Though always aware of where one is, I’d never been forced to make use of the “barf bag.” Well, I am a barf bag virgin no more. So not on my bucket list, but there it is. The flight attendant was a dear, and he checked on me a few times to make sure I was okay after hearing me puke in the lavatory.

After my Exorcist experience in the bathroom, I had been able to eat just a couple bites of an Otis Spunkmeyer banana nut muffin that I’d bought on the plane and a Kind bar, so when I finally arrived in Chicago, I was famished. Famished, but also exhausted. So instead of going out for a fancy multi-course extravaganza, I opted for a quiet and quick meal at The Windsor, which was near to the hotel. Their small plates menu was quite impressive. My culinary adventures in Chicago got kicked off with crab toast, spaetzel mac and cheese, and smoked trout dip. I apologize for the lack of photos. I had barely enough energy to lift the fork to my mouth.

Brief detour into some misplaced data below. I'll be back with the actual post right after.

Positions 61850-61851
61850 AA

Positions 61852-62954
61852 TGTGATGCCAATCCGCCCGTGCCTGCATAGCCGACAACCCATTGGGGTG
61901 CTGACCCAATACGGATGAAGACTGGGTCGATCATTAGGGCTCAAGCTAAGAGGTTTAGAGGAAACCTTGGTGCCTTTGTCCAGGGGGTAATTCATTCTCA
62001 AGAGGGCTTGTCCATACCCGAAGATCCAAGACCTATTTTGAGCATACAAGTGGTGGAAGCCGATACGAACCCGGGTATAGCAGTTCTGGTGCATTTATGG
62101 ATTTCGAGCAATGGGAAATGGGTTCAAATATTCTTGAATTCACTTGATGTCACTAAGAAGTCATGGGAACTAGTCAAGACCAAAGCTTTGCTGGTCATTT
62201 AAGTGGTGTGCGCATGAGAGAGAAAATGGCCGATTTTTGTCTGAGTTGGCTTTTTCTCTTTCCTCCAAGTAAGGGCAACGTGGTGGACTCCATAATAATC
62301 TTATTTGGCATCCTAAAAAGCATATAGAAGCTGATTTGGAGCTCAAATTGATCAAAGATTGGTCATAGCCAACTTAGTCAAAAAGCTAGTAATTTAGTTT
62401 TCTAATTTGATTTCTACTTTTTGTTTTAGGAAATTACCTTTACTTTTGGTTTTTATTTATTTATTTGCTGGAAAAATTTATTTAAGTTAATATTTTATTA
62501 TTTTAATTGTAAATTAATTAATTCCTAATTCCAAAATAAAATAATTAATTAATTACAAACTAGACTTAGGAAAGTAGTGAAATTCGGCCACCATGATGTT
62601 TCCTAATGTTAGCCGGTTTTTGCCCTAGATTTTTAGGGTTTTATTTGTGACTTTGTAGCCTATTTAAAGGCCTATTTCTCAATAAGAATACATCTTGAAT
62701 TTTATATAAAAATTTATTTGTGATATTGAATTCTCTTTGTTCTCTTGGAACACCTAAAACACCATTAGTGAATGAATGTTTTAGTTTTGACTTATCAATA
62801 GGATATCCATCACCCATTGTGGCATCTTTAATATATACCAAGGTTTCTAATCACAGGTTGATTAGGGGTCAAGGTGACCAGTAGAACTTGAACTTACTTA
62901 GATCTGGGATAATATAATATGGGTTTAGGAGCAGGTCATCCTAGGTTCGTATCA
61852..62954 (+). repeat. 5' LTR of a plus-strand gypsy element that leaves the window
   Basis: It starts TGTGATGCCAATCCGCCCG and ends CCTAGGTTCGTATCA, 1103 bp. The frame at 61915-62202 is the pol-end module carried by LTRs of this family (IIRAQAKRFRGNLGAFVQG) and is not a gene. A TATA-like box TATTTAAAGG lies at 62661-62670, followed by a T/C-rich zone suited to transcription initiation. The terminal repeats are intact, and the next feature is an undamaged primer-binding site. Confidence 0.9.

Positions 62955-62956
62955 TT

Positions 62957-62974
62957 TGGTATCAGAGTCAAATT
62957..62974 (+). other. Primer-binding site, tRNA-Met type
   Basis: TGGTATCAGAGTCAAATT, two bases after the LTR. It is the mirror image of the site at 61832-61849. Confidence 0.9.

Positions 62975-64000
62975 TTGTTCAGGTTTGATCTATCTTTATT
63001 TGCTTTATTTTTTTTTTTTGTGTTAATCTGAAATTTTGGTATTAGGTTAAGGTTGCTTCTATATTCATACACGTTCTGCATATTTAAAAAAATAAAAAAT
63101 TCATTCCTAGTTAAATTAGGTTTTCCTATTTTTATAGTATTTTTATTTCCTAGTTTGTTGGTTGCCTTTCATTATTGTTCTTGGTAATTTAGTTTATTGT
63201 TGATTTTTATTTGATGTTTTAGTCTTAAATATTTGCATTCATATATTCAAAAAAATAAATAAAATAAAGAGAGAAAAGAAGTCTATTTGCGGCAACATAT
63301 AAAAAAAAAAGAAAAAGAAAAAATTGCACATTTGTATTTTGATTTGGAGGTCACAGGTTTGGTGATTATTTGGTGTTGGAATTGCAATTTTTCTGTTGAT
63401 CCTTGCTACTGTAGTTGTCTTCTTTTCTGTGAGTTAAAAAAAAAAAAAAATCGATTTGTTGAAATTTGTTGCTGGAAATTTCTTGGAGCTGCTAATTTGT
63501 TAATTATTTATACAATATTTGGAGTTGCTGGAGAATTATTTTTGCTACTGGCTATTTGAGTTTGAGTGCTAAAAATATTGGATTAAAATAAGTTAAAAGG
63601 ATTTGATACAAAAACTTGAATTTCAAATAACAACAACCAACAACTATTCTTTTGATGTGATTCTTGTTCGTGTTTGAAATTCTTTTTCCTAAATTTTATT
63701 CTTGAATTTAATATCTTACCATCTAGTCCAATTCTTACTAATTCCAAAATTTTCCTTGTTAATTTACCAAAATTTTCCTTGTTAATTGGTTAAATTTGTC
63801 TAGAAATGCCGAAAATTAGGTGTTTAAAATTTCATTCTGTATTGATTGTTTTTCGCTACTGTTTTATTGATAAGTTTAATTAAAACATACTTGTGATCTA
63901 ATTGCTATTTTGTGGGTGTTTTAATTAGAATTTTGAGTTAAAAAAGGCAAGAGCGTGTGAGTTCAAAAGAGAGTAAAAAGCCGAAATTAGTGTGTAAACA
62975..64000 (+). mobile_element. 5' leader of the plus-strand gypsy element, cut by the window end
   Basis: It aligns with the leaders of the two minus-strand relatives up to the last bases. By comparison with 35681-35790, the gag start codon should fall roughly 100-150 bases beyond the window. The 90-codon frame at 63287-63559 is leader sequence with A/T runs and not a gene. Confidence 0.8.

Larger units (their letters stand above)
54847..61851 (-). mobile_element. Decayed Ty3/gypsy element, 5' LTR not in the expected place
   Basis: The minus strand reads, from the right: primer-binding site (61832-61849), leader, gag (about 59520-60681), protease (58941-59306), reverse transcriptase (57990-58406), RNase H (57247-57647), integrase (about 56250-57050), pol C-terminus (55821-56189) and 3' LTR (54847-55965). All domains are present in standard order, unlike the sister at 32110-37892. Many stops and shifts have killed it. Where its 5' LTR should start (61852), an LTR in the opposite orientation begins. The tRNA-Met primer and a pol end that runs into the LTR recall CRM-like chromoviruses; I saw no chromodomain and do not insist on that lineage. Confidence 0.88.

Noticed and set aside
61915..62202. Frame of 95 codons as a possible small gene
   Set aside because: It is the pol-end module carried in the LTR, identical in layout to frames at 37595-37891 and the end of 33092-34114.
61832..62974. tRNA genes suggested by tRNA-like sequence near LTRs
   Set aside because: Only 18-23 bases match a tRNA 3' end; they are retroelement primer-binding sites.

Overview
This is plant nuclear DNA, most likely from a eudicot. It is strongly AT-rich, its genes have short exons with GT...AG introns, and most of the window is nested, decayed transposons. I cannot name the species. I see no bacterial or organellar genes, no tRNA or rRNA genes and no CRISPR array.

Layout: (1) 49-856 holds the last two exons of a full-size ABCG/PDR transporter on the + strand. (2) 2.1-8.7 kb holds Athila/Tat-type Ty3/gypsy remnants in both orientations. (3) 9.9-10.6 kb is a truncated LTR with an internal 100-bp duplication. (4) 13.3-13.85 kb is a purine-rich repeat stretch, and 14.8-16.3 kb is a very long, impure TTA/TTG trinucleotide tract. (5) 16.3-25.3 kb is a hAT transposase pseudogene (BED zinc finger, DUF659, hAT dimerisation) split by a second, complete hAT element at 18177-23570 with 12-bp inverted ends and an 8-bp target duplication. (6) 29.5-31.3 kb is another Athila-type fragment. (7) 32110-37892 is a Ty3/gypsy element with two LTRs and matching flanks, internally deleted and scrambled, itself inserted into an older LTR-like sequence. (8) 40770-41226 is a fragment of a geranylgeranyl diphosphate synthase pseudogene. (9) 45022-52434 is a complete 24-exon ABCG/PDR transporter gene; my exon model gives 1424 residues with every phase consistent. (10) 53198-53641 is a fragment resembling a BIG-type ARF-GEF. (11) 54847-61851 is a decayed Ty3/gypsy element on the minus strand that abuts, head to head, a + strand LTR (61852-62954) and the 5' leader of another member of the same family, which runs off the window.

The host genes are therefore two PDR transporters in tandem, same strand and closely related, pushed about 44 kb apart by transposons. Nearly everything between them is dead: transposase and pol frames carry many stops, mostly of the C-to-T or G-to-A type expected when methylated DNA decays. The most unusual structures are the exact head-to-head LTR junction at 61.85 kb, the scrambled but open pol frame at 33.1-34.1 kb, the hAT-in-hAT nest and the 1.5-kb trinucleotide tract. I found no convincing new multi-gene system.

The next morning was a late breakfast at the famous Lou Mitchell’s, where they greet you with a donut hole, drop you off at your seat with a mini-box of Milk Duds, and leave you with a small scoop of vanilla soft serve. Rumor, or Lou’s lore rather, has it that these sweet traditions are mired in a culture of deep hospitality with a dash of mid-century chivalry… apparently, Lou loved the women!


After much debate, I settled on the broccoli and cheese omelet that arrived in its own adorable serving skillet with wooden trivet. Now, before I continue, they tout their omelets as being “fluffy” … and fluffy they are. It’s actually quite impressive. I swear they must inject air into them. I’ve never experienced an omelet this cloudy. I mean, you could’ve tossed it into the sky and replaced any cumulus cloud. From their fresh-brewed coffee and wide selection of teas, to their variety of pancakes, omelets, and baked goods, you will NOT be disappointed with Lou Mitchell’s.

Fluffiest of omelets!

Fluffiest of omelets!

As for the sightseeing that day, I took a swiftly moving elevator up 103 floors and gazed down at all the little people (literally). Did you know that from the top of Willis Tower you can see into three states? The best part was walking out onto the Sky Ledge, which is an enclosed box that juts out about four feet from the building, allowing you to feel like you’re floating above it all.